Friday, November 25, 2011

In Re "Should Our Laws Reflect Our Morality?"

Larry, over at Political Realities, wrote a very good article the other day about whether or not society should "legislate morality," as the term goes.

For those who might not be certain what that means, the idea is that there are certain things that many people consider to be morally wrong but are not illegal.  For example, it's not illegal for someone who is not in the military to cheat on his or her spouse.  It's also not illegal to lie to someone so long as you're not committing perjury or lying to the police.  I can tell someone that I'm 30, although I'm 28, and no one can do anything legal about it.

So the real question is where do we draw the line on this?  It's good to have a moral society, one in which people believe in and practice a certain modicum of goodness, but when you consider the fact that much of morality is incredibly gray, that's where the silly shit starts.

Hopefully you all know by now that I'm not a relativist.  I'm a good post-modern, which unlike relativism, holds that although Truth (with a capital T) is probably universal, we've definitely not discovered it yet, or it might be harder to discover than most people think.

Larry used homosexuality as an example.  It's not illegal to be gay, but should it be?  More specifically, in his example should a Christian book store owner not be allowed to pass up a homosexual for employment because of anti-discrimination laws?

To answer this question I think you have to consider the nature of the relationship between society and the individual.  Locke believed that society was created for protection and arbitration.  Liberty cannot exist if you're constantly in the mode of having to protect your stuff from other people.  Liberty also cannot exist if you've constantly got someone trying to curtail your liberties.  So humans formed societies to protect property and to create an impartial mediator to settle disputes.

Basically, the purpose of the law is to allow you to be as free as possible without letting you harm anyone else or curtail their liberties.  We criminalize certain acts and attatch punishments to them in order to deter people from doing it.  What harm does being gay do to anyone anywhere?  Does it infringe on anyone's rights?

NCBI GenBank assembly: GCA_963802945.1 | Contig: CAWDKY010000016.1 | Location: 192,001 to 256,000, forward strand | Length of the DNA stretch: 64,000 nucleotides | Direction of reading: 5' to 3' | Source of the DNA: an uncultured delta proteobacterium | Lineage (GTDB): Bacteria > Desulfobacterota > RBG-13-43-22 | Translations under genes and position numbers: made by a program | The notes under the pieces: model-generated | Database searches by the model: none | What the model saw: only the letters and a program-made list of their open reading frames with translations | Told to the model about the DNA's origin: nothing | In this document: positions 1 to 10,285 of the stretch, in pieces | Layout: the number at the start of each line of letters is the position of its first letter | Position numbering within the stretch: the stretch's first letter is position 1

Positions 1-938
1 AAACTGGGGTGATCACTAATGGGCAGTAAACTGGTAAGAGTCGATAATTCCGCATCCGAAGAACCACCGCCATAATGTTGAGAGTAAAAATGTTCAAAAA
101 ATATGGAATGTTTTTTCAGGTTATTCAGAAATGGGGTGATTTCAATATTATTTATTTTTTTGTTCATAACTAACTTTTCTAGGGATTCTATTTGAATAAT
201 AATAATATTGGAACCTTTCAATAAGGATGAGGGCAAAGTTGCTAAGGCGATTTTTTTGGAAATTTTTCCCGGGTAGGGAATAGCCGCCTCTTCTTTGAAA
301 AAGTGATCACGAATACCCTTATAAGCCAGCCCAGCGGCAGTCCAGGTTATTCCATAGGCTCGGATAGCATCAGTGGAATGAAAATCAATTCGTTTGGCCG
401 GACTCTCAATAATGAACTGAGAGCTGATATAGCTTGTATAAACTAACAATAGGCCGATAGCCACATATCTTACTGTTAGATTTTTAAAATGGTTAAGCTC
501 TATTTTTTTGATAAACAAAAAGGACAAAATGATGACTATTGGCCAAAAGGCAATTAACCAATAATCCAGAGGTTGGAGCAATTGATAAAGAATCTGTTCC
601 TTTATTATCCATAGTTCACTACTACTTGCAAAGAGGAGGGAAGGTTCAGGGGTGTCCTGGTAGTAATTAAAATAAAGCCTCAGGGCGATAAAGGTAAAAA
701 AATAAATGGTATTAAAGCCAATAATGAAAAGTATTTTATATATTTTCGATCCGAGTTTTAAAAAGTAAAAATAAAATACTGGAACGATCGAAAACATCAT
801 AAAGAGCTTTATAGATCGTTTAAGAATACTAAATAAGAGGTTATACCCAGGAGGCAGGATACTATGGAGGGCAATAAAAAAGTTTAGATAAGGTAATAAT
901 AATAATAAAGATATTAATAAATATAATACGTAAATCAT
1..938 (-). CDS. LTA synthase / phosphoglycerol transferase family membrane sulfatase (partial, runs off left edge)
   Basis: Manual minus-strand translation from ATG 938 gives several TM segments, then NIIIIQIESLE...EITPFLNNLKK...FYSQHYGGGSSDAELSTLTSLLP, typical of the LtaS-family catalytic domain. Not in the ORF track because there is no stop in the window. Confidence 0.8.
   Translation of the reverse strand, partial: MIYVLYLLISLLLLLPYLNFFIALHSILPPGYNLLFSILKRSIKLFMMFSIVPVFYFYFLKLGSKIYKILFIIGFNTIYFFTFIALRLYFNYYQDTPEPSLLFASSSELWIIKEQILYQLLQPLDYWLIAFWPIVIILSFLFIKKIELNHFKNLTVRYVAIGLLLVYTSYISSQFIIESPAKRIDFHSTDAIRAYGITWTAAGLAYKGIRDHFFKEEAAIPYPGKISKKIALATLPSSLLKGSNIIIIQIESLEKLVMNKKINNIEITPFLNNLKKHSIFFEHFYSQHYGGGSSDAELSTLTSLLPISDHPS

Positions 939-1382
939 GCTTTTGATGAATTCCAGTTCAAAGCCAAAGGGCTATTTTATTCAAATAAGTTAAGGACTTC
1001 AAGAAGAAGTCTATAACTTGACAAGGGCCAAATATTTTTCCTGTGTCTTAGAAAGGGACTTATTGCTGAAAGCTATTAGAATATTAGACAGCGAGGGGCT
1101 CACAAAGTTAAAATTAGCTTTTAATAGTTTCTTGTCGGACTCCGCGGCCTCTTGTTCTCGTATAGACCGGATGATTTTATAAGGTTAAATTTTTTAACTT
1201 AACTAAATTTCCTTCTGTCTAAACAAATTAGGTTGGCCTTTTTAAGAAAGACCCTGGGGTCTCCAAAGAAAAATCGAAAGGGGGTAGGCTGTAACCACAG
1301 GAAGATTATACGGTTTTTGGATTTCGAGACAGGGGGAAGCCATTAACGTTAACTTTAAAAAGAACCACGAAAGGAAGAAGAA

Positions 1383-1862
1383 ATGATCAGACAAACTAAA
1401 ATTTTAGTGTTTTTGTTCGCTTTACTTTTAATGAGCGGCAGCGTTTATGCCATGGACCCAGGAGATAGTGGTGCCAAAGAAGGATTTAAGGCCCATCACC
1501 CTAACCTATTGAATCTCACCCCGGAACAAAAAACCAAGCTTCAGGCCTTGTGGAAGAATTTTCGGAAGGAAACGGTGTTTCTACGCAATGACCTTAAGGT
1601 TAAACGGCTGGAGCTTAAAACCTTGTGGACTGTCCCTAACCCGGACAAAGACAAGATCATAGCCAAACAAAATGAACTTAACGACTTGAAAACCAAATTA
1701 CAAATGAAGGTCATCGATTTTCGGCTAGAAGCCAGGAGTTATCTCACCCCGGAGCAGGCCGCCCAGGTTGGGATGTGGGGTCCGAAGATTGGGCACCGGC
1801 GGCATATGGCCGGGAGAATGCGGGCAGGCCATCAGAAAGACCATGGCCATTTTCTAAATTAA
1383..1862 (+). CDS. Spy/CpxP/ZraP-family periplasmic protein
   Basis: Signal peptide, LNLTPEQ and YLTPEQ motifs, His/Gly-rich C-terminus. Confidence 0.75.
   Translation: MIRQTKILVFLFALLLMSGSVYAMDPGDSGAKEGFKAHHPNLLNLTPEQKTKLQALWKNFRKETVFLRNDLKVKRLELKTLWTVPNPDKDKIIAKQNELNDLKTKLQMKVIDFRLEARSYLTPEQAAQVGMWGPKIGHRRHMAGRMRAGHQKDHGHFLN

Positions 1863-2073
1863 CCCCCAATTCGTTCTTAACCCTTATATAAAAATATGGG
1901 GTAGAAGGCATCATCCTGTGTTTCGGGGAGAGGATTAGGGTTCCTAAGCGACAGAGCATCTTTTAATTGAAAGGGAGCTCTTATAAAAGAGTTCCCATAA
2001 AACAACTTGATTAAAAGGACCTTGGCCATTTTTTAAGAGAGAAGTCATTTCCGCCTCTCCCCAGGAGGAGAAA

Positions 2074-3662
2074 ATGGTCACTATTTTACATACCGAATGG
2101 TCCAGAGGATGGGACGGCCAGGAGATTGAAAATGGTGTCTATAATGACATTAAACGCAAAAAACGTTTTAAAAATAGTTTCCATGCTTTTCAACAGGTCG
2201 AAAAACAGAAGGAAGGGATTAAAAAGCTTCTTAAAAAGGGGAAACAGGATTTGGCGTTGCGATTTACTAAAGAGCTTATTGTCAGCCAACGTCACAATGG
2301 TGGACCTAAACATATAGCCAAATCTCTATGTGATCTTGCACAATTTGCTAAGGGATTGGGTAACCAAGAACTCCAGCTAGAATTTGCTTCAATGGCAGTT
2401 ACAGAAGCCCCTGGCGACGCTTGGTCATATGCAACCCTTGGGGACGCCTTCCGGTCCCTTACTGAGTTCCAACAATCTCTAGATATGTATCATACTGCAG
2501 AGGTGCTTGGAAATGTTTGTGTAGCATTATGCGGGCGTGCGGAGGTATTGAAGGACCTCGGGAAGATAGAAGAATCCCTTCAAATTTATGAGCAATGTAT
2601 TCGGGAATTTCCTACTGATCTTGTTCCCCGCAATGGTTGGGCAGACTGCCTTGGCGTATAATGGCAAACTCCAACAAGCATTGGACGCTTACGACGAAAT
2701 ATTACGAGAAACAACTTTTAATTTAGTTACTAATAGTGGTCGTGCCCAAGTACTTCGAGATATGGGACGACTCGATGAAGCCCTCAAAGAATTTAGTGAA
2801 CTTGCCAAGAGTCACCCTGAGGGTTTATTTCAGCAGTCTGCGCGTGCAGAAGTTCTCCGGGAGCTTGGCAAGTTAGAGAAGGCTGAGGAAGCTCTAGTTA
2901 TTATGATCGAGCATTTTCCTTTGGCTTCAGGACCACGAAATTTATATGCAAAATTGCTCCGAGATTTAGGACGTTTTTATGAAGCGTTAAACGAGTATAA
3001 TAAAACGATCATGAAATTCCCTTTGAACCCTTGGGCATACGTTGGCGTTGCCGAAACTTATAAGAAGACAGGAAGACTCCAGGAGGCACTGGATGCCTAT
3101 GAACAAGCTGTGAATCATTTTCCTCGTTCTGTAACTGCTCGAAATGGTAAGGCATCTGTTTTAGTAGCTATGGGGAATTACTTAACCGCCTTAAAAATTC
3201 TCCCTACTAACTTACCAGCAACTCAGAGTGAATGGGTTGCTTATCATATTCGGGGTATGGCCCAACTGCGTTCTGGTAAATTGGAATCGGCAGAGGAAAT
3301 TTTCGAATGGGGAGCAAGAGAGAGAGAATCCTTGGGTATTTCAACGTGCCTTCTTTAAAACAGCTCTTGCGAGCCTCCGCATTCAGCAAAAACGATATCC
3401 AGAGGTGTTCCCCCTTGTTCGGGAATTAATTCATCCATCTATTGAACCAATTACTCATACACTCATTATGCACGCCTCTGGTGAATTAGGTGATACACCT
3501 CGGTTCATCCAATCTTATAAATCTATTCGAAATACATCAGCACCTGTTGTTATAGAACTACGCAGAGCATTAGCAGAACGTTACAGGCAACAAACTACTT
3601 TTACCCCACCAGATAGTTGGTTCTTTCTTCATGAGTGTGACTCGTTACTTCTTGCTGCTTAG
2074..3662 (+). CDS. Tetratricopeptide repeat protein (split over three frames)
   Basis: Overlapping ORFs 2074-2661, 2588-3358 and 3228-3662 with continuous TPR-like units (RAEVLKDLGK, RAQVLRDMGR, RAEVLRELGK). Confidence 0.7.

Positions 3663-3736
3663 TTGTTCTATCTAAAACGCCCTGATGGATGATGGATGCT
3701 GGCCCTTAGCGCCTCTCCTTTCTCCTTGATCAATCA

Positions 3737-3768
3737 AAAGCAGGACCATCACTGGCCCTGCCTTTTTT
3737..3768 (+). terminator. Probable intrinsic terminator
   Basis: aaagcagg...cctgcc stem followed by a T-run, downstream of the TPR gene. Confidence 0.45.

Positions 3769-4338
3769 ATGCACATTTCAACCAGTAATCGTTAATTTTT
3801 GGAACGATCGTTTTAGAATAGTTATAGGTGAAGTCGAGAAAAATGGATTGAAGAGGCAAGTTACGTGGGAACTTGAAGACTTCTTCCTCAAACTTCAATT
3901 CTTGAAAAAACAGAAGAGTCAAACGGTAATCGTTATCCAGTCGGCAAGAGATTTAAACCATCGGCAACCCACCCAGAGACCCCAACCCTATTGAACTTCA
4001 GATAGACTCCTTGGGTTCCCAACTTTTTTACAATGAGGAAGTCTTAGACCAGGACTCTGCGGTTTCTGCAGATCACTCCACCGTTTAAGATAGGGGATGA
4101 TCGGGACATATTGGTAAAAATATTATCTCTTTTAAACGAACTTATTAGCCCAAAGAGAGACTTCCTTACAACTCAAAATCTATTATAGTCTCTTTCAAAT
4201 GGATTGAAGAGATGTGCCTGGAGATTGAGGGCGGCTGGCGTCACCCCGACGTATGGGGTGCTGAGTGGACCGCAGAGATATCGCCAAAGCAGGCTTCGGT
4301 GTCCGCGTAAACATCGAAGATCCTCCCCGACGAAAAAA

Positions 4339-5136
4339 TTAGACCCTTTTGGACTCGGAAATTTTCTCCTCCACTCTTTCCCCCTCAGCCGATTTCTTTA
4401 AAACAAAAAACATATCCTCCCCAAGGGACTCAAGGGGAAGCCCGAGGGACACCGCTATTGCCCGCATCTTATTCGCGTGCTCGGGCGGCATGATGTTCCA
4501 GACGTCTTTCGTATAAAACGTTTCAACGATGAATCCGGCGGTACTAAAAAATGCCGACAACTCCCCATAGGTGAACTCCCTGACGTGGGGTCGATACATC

Actually, allowing people to discriminate against gays infringes on the rights of homosexuals.  Should a church be forced to allow gay people to work for them?  Probably not, because it's a religious institution.

Addendum:  Sorry, I had to go on lunch.  Legislating certain moral standards means that you're imposing those standards upon everyone.  Some moral standards are based upon religion such as homosexuality and the morality of birth control.

I side with Larry, if I took his meaning correctly, that morality should not be legislated.  Matters of the soul should be left up to the person to decide for him or herself.  We can't know whether each and every action is moral or immoral.  We can make some pretty good guesses, but we can't be 100% certain.  Some people say that we can through the bible or whatever, but take away the bible and what is there? 

I don't want to live in a society that tells me how much alcohol I'm allowed to drink (so long as I'm not hurting anyone in the process).  I also don't want to live in a society that tells people that they can't marry someone simply because they're the same sex.  Should we have a society in which we're told who we are and are not allowed to love?


Silverfiddle said...

I think we were all in general agreement over at LD's with a few distinctions.

While you condemn judgmentalism, your own statements are shot through with evaluative judgments. And you are making them about how other people conduct their own business with their own property, and that is the issue, and it is a problem.

Public, government-enforced judgments and rules override personal morality. Bad enough, but it is a violation of our fundamental natural rights when government uses its coercive power to push its “morality” into peoples private lives.

Whether being gay is sinful or not (hint: it is, if you believe the Bible) does not matter. You made an evaluative judgment on a business owner, and you have a right to do that, but nobody has a right to dictate to another how to exercise his life, liberty and property, so long as he does not infringe upon the rights of others.

So people should be free to conduct their private lives however they see fit, so long as they do not infringe upon the rights of others.

Business owners should be free to discriminate in hiring and in who they choose to do business with. That infringes upon no one's rights, because no one has a right to do business with those that don't want to do business with them, and no one has a right to a job.

Jack Camwell said...

I never said I was against being judgmental. I'd be a pretty big hypocrite if I was.

Jersey McJones said...

The trouble with the 'business as property' argument is when that business is doing business with the public, utilizing public services and infrastructure, the public's money. My home is not a business. I can do what I want in it as long as I do not commit crimes in it. My public business is another matter.


Silverfiddle said...

Jersey: Your logic is unsound.

Your home uses public services and infrastructure.